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Computed tomography (CT)

Medically reviewed by Drugs.com. Last updated on Sep 21, 2023.

What is Computed tomography (CT)?

Harvard Health Publishing

CT scans are pictures taken by a specialized x-ray machine. The machine circles your body and scans an area from every angle within that circle. The machine measures how much the x-ray beams change as they pass through your body. It then relays that information to a computer, which generates a collection of black-and-white pictures, each showing a slightly different "slice" or cross-section of your internal organs.

Because these "slices" are spaced only about a quarter-inch apart, they give a very good representation of your internal organs and other structures. Doctors use CT scans to evaluate all major parts of the body, including the abdomen, back, chest, and head.

Computed tomography (CT)

You can have a CT scan in an outpatient facility or in a hospital. The procedure is painless and takes about 15 to 20 minutes, but can be longer or shorter depending on the area of the body being scanned.

What it's used for

CT can reveal abnormal masses that may be cancerous tumors. CT scans show the size and shape of the tumor, its precise location in the body, and whether the tumor is solid or hollow. Sometimes, a CT scan can tell the difference between a noncancerous and cancerous tumor, although a biopsy or other test is needed to make the final diagnosis. In a biopsy, a small piece of tissue is removed to be examined in a laboratory. During a CT-guided biopsy, the physician will use the CT scan as a guide as he or she inserts the needle into the right location to remove a sample of the tumor.

In addition to detecting cancer, CT scans have many other uses. They can show abscesses and other infections, strokes, head injuries and bleeding inside the skull, as well as a variety of other medical conditions.

For obese patients, CT scanning may be a more useful diagnostic tool than ultrasound, because large amounts of body fat can interfere with ultrasound waves, producing poor images.

Preparation

CT scanning usually does not require any special preparation. Remove jewelry in the area being scanned. If you are a woman and there is any chance that you may be pregnant, tell your doctor before your scan.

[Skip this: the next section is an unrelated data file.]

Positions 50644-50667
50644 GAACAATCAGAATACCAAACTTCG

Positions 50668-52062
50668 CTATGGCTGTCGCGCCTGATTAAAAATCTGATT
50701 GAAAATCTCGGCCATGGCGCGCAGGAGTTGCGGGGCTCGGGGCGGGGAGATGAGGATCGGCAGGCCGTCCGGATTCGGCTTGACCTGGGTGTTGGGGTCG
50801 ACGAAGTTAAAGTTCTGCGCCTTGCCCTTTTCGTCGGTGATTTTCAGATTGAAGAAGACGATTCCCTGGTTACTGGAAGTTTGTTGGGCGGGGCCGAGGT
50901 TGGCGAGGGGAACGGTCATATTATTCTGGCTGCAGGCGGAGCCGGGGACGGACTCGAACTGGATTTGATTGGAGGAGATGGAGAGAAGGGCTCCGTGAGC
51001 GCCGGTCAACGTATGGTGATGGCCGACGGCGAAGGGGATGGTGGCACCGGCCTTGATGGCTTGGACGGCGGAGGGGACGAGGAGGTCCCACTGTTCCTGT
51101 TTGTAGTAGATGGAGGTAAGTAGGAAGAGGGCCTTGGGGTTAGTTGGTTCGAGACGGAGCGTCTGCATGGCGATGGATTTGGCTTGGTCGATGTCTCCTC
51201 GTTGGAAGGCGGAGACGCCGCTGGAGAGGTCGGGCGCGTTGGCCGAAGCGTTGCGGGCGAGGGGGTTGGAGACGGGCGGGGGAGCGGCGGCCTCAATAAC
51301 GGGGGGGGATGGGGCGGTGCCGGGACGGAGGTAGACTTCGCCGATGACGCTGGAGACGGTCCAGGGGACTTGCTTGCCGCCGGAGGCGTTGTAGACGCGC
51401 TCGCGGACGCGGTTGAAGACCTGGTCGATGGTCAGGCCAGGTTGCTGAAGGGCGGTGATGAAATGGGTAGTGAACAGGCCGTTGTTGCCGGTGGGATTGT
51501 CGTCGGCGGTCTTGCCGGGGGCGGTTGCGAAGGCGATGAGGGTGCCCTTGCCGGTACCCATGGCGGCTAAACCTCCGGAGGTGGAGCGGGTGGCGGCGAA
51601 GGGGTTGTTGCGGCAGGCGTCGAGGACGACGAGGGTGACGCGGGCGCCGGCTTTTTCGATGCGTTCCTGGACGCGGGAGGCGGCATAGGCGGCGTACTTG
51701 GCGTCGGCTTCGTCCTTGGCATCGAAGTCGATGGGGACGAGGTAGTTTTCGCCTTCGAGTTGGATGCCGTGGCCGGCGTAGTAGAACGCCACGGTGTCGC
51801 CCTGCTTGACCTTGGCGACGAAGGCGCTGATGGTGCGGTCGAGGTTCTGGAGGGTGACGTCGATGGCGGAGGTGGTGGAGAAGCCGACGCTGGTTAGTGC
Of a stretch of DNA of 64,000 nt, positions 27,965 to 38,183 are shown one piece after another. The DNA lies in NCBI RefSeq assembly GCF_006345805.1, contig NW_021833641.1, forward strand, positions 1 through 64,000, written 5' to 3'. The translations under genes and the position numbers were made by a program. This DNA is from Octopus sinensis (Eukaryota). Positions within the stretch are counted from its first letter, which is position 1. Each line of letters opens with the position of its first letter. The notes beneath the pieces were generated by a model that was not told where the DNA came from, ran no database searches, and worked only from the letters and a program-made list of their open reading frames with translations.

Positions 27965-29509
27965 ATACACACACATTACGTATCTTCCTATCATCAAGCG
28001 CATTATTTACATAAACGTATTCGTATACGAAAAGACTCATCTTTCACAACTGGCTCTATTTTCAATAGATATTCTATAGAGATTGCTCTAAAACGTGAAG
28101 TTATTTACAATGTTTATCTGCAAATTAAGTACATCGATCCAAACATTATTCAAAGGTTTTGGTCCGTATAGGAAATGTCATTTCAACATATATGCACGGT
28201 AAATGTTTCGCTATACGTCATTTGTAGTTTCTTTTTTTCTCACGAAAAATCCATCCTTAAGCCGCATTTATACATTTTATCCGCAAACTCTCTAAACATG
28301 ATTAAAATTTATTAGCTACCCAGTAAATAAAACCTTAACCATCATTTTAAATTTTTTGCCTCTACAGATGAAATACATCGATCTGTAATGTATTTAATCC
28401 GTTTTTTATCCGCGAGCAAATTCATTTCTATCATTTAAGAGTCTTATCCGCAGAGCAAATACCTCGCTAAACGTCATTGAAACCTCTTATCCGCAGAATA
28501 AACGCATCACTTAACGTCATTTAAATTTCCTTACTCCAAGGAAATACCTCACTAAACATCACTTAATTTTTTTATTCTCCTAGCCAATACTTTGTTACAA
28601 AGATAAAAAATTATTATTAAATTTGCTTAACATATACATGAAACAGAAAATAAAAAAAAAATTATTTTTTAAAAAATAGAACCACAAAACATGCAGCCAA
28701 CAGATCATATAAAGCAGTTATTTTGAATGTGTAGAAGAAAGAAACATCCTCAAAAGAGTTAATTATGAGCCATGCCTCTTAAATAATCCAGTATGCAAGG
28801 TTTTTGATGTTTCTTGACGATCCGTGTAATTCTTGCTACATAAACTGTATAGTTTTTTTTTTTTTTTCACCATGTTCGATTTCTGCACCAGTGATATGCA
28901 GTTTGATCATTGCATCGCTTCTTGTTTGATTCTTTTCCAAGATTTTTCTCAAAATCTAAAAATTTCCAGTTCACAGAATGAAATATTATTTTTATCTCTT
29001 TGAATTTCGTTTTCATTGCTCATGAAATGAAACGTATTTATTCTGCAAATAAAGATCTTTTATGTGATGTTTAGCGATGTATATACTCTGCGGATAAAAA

You may need to drink a liquid dye to make organs or blood vessels stand out more clearly on the CT scan. Sometimes, this dye, called a "contrast medium," is injected into your vein. Tell your doctor if you have ever had an allergic reaction to this sort of dye or if you have any allergies to medicines. If you take a diabetes medication called metformin (Glucophage), ask your doctor if you should stop taking it 48 hours before your test, because it may interact with the contrast dye.

Treatment options

The following list of medications are in some way related to or used in the treatment of this condition.

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How it's done

The test is done in the radiology department of a hospital or in a diagnostic clinic. You wear a hospital gown and lie on your back on a table that can slide back and forth through the donut-shaped CT machine. If your test requires contrast dye, a technician or other health care professional may insert an IV and inject contrast dye through it. This dye outlines blood vessels and soft tissue to help them show up clearly on the pictures.

The technologist moves the table with a remote control to enable the CT machine to scan your body from all of the desired angles. You will be asked to hold your breath for a few seconds each time a new level is scanned. The technologist usually works the controls from an adjoining room, watching through a window and sometimes speaking to you through a microphone.

Follow-up

A radiologist (a doctor who specializes in imaging) reads and interprets your CT images. The personnel at the CT scan facility will tell you when to check with your doctor for the results of your scanning.

Risks

Although CT scanning requires a slightly higher amount of X-ray exposure than conventional X-rays, it gives images that are much clearer.

When to call a professional

If you received contrast dye by an injection, and the injection site becomes red or painful, call your doctor.

Additional info

National Library of Medicine (NLM)
https://www.nlm.nih.gov/

American College of Radiology
https://www.acr.org/


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Further information

Always consult your healthcare provider to ensure the information displayed on this page applies to your personal circumstances.